Some common battery types and their electrode materials include:

  • Alkaline batteries – Zinc (anode) and manganese dioxide (cathode)
  • Lithium-ion batteries – Lithium cobalt oxide (cathode) and graphite (anode)
  • Lead-acid batteries – Lead (anode) and lead dioxide (cathode)
  • Nickel-metal hydride batteries – Nickel oxide hydroxide (cathode) and hydrogen-absorbing alloy (anode)

Choosing appropriate electrode materials and electrolytes is key to optimizing the voltage, capacity, energy density, and safety of a battery for its intended application.

Fuel Cells

Fuel cells generate electricity through a chemical reaction known as oxidation. An oxidizing agent, often oxygen from the air, combines with the fuel, typically hydrogen, in the presence of a catalyst. The oxidation of the fuel produces electricity and water or other harmless byproducts.

Unlike batteries, fuel cells do not need to be periodically recharged. As long as fuel and oxidant are supplied, the fuel cells continue to produce electricity. Fuel cells are very efficient at converting chemical energy into electrical energy.

One of the most common types of fuel cells uses hydrogen gas as the fuel and oxygen gas as the oxidant. These hydrogen fuel cells offer a clean and efficient way to produce electricity, with water as the only byproduct. Hydrogen fuel cells have potential applications in vehicles, buildings, and portable electronics.


Biofuels are liquid fuels made from biomass – organic matter such as plants or waste. The two most common types of biofuels are ethanol and biodiesel.

Ethanol is an alcohol fuel made by fermenting the sugars in crops like corn, sugarcane or switchgrass. It can be blended with gasoline to reduce petroleum use. Ethanol makes up 10% of the gasoline sold in the U.S. today.

Biodiesel is made by combining oils like soybean oil with alcohol through a chemical process called transesterification. It can replace petroleum-based diesel in vehicles. Biodiesel is commonly blended with conventional diesel fuel.

Biofuels can also be made from algae. Algae can produce oil and can be grown rapidly since it requires less land and water than most crops. Algae biofuel is still in early research and development stages.

Because biofuels come from renewable plant materials, they can replace fossil fuels which are non-renewable. Widespread use of biofuels could reduce dependence on finite resources like oil while creating economic opportunities in agriculture and renewable energy.

Fossil Fuels

Fossil fuels such as oil, natural gas, and coal are formed over millions of years from the remains of ancient plants and animals. These fuels are classified as nonrenewable energy sources because they take millions of years to form, and reserves are being depleted much faster than new ones are being made.

The fossil fuels we use today started forming during the Carboniferous Period over 300 million years ago, when land plants became abundant. As plants died and got buried by sediments, heat and pressure turned them into fossil fuels over time. Ancient fossilized zooplankton and algae also became petroleum.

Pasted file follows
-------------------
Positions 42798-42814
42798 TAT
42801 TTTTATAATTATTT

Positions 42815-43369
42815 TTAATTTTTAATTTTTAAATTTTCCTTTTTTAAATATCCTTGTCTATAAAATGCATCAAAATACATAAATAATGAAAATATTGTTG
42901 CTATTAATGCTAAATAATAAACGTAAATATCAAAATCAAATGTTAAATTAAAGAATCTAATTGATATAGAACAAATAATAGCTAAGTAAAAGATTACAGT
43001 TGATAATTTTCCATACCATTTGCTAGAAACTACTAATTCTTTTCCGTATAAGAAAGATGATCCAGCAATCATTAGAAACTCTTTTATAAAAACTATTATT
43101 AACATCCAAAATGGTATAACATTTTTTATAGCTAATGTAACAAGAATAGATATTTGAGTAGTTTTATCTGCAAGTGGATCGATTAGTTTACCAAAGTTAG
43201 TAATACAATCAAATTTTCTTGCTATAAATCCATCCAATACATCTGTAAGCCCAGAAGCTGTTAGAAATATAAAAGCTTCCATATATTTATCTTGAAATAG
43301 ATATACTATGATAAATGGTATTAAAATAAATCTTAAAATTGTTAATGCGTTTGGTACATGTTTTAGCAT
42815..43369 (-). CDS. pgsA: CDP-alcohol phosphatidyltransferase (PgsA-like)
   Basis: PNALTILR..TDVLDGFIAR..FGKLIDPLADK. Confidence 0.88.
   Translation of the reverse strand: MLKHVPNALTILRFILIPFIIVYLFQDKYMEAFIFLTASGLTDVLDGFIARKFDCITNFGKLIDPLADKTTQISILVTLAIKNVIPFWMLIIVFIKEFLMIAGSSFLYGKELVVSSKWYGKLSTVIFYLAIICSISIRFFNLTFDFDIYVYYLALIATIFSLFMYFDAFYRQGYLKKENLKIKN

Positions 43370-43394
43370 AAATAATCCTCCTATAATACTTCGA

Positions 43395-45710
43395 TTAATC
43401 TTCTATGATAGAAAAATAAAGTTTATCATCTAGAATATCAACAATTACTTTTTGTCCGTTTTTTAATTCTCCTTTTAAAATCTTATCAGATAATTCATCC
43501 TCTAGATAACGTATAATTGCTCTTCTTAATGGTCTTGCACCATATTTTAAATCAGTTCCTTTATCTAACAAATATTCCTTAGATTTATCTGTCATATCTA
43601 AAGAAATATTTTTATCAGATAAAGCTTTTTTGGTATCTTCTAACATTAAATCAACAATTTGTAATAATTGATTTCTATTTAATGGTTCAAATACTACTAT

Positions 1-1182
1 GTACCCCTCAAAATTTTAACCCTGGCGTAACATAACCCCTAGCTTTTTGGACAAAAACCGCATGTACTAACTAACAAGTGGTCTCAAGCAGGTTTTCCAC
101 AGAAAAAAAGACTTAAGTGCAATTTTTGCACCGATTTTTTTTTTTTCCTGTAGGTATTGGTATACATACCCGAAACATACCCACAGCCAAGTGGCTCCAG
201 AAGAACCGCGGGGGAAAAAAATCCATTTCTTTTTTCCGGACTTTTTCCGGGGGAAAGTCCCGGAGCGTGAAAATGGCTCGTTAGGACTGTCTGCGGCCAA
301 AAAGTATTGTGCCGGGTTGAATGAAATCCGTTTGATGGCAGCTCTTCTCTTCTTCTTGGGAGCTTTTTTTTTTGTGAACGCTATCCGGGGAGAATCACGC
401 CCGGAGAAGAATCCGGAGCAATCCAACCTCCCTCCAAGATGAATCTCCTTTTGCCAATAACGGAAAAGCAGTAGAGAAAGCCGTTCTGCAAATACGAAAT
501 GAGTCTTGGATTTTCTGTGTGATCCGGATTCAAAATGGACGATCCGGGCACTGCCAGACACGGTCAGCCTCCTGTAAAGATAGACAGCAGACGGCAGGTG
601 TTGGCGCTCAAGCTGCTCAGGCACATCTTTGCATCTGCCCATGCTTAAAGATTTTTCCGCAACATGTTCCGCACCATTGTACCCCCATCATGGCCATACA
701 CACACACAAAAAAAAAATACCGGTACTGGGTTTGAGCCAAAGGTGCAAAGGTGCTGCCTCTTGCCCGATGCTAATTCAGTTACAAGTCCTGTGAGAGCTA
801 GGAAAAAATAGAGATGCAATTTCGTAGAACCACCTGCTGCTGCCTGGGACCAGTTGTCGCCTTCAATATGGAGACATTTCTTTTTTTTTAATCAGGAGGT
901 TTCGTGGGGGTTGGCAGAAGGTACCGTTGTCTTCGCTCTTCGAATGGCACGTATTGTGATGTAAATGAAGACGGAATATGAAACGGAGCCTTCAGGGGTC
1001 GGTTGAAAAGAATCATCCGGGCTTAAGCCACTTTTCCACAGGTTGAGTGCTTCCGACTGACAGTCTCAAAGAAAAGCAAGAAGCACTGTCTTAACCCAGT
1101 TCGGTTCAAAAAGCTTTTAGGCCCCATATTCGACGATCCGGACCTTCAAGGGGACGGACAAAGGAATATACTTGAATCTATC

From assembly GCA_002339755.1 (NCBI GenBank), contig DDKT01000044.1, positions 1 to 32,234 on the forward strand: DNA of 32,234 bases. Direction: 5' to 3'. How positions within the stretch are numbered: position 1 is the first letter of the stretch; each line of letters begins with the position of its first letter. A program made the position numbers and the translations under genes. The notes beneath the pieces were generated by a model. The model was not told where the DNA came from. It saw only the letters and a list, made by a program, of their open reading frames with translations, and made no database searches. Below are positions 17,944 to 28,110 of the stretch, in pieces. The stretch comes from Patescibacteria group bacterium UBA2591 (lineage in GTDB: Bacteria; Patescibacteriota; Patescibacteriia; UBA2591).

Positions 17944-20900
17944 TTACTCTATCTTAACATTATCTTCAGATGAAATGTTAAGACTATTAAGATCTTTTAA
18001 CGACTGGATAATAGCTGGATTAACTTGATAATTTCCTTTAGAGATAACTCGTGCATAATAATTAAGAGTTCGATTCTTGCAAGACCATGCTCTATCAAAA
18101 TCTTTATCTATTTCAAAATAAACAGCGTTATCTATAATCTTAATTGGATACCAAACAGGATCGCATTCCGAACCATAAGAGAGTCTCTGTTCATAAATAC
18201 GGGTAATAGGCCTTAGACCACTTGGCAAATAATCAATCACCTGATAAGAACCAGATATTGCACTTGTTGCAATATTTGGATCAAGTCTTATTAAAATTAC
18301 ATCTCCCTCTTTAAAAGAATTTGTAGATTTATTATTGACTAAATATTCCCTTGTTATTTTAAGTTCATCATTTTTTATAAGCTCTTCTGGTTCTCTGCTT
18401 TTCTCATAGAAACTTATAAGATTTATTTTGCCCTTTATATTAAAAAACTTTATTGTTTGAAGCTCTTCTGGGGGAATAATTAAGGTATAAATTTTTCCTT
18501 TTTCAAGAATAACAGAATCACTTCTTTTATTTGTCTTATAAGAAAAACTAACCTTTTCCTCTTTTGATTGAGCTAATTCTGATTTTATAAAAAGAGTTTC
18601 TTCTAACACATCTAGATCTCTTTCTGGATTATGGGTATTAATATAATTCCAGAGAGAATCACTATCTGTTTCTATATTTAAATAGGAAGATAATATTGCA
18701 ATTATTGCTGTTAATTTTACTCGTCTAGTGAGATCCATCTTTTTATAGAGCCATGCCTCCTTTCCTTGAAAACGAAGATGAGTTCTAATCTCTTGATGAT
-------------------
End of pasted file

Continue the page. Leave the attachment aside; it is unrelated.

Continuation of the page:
Fossils fuels are hydrocarbons, primarily containing hydrogen and carbon atoms. When they burn, the chemical energy is released and converted to thermal energy that can be harnessed for power. Since fossil fuels require such a long time to form, and consumption rates are high, they are not considered sustainable resources for long-term energy needs.

Nuclear Energy

Nuclear energy utilizes the energy released during nuclear fission or fusion reactions of atomic nuclei. In nuclear fission, atoms like uranium or plutonium are split into smaller atoms, releasing a large amount of energy in the process. Fission takes place inside nuclear reactors, where uranium fuel rods are bombarded with neutrons, causing them to split apart. The released energy heats water into steam, which spins a turbine to generate electricity.

Nuclear fusion works by fusing together light atoms like hydrogen into heavier ones like helium. This releases even more energy than fission. Fusion occurs naturally in stars like the sun, but scientists are working on developing fusion reactors to harness this energy source on Earth.

While nuclear power does not produce air pollution or carbon emissions while generating electricity, it does produce radioactive waste. This waste must be contained and isolated from the environment for thousands of years while its radiation dissipates. Developing safe long-term storage solutions for nuclear waste is an important challenge facing the industry.


From our discussion, it’s clear that chemicals can be converted to energy in a number of different ways, from the small scale to the large scale. At a cellular level, photosynthesis and cellular respiration convert chemical energy to sustain life. On an industrial level, we harness chemical energy by burning fossil fuels, through nuclear fission, and in batteries and fuel cells. While these chemical-to-energy conversions provide us with power, heat, electricity, and mobility, they often produce waste byproducts. As our energy needs grow, it will be critical to develop cleaner methods of chemical energy conversion that minimize pollution. Emerging technologies like biofuels show promise if production can be scaled sustainably. With continued research into nuclear fusion, fuel cells, and renewable energy like solar and wind, our chemical-to-energy processes may one day be emissions-free. For now, being mindful of our energy usage and investigating cleaner energy alternatives will lead us closer to that future.